New Toy.

I admit that I am a total gadget junkie. Ask my family and friends … if there is a new device available in the market, chances are I have it. Or am planning on getting it. iPods to Blackberrys to iPhones to iPads to Nooks to Kindles. I’ve had them all at one point. And if I still use them, I most likely have the latest generation. Since diabetes management tools have taken a more technological turn in more recent years, those gadgets are not excluded from my obsession. I have used almost all of the insulin pumps and meters out there. The ones available in the US anyway. My newest toy as I like to think of them is the Verio IQ meter from One Touch. A few of my friends had received the product for their own review however I saw it on the shelf when I was in CVS last week. I had a CVS coupon so decided to purchase it (its retail price there is $59.99) and try it out.

Overall I like it. It is lightweight and petite. The screen is color and very vivid. It has a port light where you put the strips in – which is actually quite bright.

This is extremely helpful when testing at night or in low light areas. Each reading gives you the opportunity to select before or after meal.

I test a lot of times a day and not always right before or after a meal. (I’m not always eating!) This feature to me could have been improved by giving the option to not select either or to give more choices. I like the history it gives – 7, 14, 30 and 90 day averages which are easily accessible from the home menu. It does not use good ol’ AA or AAA or even those pesky CR2032 circular batteries. It charges like other electronics.

I like this since I wouldn’t have to worry about carrying extra batteries around for it and I’m pretty good about charging my devices regularly overnight. It also gives trend alerts when it detects trends in BG readings at certain times of the day.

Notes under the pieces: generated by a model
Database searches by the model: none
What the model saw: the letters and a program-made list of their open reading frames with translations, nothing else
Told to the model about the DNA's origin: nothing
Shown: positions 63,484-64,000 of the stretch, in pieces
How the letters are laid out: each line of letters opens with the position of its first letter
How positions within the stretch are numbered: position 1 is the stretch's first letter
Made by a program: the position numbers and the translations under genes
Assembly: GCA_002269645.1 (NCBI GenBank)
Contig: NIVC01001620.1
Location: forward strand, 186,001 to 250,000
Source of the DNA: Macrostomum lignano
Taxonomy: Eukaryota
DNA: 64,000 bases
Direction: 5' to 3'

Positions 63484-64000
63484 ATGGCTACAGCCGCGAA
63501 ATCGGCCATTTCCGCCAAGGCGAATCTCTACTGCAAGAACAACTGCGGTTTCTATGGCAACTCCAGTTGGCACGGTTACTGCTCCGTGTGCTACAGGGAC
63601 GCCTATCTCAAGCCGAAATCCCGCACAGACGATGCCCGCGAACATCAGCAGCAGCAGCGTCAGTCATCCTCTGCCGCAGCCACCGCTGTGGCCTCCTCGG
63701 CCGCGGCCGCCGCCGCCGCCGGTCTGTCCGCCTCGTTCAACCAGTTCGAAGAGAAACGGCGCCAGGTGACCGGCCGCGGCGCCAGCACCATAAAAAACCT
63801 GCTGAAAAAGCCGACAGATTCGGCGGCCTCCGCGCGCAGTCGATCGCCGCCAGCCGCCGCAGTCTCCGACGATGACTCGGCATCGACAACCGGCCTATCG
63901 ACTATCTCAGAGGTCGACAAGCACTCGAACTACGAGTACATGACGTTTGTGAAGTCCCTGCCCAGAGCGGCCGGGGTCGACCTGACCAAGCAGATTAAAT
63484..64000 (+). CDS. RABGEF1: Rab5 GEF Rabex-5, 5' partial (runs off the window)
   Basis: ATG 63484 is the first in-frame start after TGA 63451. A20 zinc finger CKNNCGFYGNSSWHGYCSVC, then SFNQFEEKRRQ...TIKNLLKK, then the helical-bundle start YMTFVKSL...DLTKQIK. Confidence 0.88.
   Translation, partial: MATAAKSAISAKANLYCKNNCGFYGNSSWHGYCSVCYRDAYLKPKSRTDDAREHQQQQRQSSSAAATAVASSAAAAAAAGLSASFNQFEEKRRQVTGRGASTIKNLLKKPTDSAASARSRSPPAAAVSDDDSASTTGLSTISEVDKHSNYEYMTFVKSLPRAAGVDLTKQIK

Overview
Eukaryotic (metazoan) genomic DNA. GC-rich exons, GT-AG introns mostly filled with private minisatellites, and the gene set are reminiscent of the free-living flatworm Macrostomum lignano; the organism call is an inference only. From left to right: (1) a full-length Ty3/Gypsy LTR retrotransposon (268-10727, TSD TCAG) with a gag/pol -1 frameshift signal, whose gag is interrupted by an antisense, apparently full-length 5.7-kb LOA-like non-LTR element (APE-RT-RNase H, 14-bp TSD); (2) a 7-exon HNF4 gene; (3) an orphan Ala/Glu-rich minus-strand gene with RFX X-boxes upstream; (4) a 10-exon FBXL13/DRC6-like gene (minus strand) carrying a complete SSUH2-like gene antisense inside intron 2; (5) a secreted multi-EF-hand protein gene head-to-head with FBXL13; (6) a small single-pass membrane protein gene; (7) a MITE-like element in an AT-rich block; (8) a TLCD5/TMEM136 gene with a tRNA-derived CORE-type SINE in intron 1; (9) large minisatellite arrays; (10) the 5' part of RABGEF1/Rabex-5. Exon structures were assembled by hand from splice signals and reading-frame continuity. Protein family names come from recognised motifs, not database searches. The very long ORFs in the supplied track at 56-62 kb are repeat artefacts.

This is a very nice feature to have that trend shown to you without having to download any data first.  This meter does not use the typical One Touch Ultra blue strips like the other One Touch meters. It uses strips specific to the Verio meter. There is no coding for the strips and this is a huge plus to me. The appearance of the strips are actually a bit strange since there is a sort of opening at the bottom where it feeds into the meter. No biggie though. It takes in the blood on the side which is also different. It seems to be a bit easier to me. The readings I’ve compared to my other meters always ran higher. Now I’m not sure if this is good nor bad, just higher. (I have many opinions on the accuracy of BG meters but won’t go into that today) I haven’t tried to download results as of now so cannot comment on that feature.

I won’t be using this is as my primary meter since I’m waiting to be switched to the OmniPod which uses its own PDM and Freestyle strips combo for BG testing. But I do like it and will probably keep it as an alternate meter. One side note – I tried to pay for the meter and strips with my FSA card. I have purchased other meters and strips successfully in the past however this was not automatically covered. Something for me to look into I suppose.